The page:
This was the prevailing thought in one home health agency (HHA) as rehospitalization rates often exceeded the 30th percentile in Outcome-Based Quality Improvement (OBQI) scores. OBQI scores are calculated by the Centers for Medicare and Medicaid (CMS) to compare achievement of patient outcomes among HHAs. These scores also allow agencies to compare their scores with the national average (benchmarking). Decisions made by physicians, patients, and their families appeared to be a determining factor in most HHA patients' emergency room usage and rehospitalization, with the HHA only hearing about the admission afterwards. This prevented the HHA from providing any intervention to possibly prevent the rehospitalization. Yet, we and other HHAs are being held responsible. In "Pay for Performance" or "value-based purchasing" being developed by CMS, HHA reimbursement rates will be determined in part by these rehospitalization rates. As CMS also began to pilot bundling, HHAs will need to work with other providers along the patient's care continuum (MedPAC, 2010, March). This was a call to action for our HHA.
The Role of HHAs in Preventing Rehospitalizations
Hospital readmissions from home health and long-term care among Medicare beneficiaries remained frozen at 28% from 2003 to 2006 and actually increased to 29% in 2007, despite concerted efforts by providers and insurers to decrease these rates (MedPAC, 2010, June, p. 207). Rehospitalizations create a significant strain on the federal Medicare budget and were estimated at $12 billion in 2005 at an average cost of $7500 per admission (MedPAC, 2007). Jencks et al. (2009) reported findings with an estimated cost for unavoidable rehospitalizations in 2004 at $17.4 billion. Surprisingly, there are no more recent findings available from MedPAC on cost of rehospitalization as of September 2010.
This organization is a small, municipal-based Medicare-certified HHA/public health nursing agency and provides service to five area towns, providing a public health nurse to two of the participating towns. The HHA budget is approximately $800K with a patient census of 40 to 50. There are 14 other certified agencies, providing significant competition, including the local hospital having its own HHA. Remaining competitive in this environment requires being competitive in Home Health Compare with OBQI rates. Home Health Compare is a CMS Web site providing a detailed comparison of individual agencies services and risk-adjusted outcomes available for public review to aid in their decision making when selecting an agency (CMS, 2010).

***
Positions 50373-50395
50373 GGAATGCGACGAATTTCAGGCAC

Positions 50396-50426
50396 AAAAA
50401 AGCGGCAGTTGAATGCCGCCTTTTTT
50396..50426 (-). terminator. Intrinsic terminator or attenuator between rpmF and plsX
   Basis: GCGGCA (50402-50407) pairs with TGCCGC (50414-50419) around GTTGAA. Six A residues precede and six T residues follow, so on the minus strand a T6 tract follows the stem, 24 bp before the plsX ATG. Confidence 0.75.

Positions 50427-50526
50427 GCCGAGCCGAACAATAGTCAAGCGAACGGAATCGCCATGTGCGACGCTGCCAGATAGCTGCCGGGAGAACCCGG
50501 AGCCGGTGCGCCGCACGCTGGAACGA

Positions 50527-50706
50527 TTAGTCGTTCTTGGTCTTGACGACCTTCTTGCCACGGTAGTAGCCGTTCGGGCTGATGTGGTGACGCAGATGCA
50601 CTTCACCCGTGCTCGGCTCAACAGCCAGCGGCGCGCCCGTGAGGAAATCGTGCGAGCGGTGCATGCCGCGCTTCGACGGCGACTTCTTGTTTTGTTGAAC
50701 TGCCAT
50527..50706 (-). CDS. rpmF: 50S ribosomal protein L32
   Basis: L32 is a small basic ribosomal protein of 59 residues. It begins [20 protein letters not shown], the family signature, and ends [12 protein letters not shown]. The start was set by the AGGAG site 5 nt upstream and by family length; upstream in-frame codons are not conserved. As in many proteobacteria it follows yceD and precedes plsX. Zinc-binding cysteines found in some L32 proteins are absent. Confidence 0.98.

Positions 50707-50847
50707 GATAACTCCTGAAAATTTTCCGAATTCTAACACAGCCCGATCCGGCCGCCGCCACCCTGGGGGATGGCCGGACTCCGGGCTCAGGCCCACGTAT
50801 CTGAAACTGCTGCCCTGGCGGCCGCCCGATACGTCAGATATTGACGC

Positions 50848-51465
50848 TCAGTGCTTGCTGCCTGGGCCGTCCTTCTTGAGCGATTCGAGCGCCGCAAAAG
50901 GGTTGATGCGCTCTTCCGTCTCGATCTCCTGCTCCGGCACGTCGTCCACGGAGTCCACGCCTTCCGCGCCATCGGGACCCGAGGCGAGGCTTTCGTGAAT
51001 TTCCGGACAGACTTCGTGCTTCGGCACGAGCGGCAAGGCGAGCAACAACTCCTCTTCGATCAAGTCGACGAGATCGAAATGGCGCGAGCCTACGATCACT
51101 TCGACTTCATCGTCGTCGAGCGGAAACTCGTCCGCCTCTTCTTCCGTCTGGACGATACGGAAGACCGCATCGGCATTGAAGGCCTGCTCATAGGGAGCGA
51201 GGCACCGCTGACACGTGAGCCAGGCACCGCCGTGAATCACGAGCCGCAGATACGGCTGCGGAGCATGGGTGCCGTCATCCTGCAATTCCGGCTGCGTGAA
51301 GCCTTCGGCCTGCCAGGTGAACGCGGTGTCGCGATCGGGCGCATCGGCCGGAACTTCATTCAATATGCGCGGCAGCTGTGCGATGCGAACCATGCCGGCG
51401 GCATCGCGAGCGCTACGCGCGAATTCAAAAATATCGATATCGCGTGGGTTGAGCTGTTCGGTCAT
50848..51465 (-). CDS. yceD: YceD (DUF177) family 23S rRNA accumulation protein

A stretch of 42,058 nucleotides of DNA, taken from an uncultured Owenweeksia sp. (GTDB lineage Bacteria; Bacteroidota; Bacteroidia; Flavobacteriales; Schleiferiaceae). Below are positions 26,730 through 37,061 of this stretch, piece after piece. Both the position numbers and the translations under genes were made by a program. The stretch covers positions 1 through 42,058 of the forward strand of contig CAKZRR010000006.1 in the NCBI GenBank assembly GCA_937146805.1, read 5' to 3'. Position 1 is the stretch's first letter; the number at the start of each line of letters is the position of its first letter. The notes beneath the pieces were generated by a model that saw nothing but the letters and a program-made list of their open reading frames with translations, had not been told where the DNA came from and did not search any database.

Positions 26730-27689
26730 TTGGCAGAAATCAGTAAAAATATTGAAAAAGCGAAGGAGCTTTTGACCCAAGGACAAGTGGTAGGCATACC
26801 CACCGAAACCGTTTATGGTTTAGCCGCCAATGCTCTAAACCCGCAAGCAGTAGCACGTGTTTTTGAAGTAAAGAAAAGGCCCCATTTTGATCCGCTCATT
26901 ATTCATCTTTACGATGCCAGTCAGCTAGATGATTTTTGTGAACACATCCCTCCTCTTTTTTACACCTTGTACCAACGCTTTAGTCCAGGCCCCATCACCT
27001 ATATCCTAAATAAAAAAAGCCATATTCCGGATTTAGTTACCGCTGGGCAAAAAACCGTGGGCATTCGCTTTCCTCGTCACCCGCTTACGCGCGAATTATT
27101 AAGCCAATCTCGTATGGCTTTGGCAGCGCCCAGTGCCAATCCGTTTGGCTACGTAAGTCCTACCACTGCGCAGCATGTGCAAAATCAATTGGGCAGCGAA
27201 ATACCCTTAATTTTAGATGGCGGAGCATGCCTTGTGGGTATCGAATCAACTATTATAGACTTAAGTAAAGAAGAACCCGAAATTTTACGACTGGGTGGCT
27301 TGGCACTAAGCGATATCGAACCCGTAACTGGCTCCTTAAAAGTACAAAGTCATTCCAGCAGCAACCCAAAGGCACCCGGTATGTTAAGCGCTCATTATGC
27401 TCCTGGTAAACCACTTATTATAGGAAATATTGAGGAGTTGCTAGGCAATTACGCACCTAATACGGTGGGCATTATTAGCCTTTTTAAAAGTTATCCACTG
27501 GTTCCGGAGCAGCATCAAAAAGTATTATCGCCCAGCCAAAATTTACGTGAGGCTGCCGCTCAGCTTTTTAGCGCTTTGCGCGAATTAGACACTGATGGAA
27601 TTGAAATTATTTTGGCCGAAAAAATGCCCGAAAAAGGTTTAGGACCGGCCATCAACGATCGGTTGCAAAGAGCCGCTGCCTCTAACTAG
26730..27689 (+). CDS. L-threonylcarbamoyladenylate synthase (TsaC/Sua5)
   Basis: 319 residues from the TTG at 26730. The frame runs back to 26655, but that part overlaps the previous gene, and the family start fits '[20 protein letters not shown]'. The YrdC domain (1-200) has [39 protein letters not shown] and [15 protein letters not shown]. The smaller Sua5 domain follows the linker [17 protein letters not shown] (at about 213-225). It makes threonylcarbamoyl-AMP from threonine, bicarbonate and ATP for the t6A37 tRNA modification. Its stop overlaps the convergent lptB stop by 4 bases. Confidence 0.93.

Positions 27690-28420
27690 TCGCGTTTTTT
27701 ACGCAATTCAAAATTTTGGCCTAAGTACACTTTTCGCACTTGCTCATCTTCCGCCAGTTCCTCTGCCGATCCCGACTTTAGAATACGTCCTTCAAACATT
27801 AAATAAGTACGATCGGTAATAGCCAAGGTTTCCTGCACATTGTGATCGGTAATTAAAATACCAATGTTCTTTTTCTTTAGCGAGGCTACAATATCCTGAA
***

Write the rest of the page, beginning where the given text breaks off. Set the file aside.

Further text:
The literature was reviewed and several trends were found to be instrumental in preventing unnecessary rehospitalization. These include care transitions, chronic disease management, and coaching.
Care transitions are defined by the American Geriatrics Society as "a set of actions designed to ensure the coordination and continuity of healthcare as patients transfer between different locations or different levels of care within the same location" (Coleman & Boult, 2003, p. 556). Care transitions are identified as a time of increased vulnerability for patients, particularly those with complex care needs (Coleman, 2003). The transition between healthcare facility and home creates a shift in emphasis of care delivery with a decrease in the role of the professional and additional responsibility for family members or other "care partners" to implement follow-up plans of care, adhere to complex medication regimens and other therapies, as well as assure follow-up with primary care provider (PCP)'s and specialists. A focus on involving the patient and care partner in the plan of care (POC) at this juncture in the patient's movement along the healthcare continuum from hospital to home is essential, knowing the increased vulnerability of patients and the increased responsibility of the patient and care partners (Parry et al., 2006).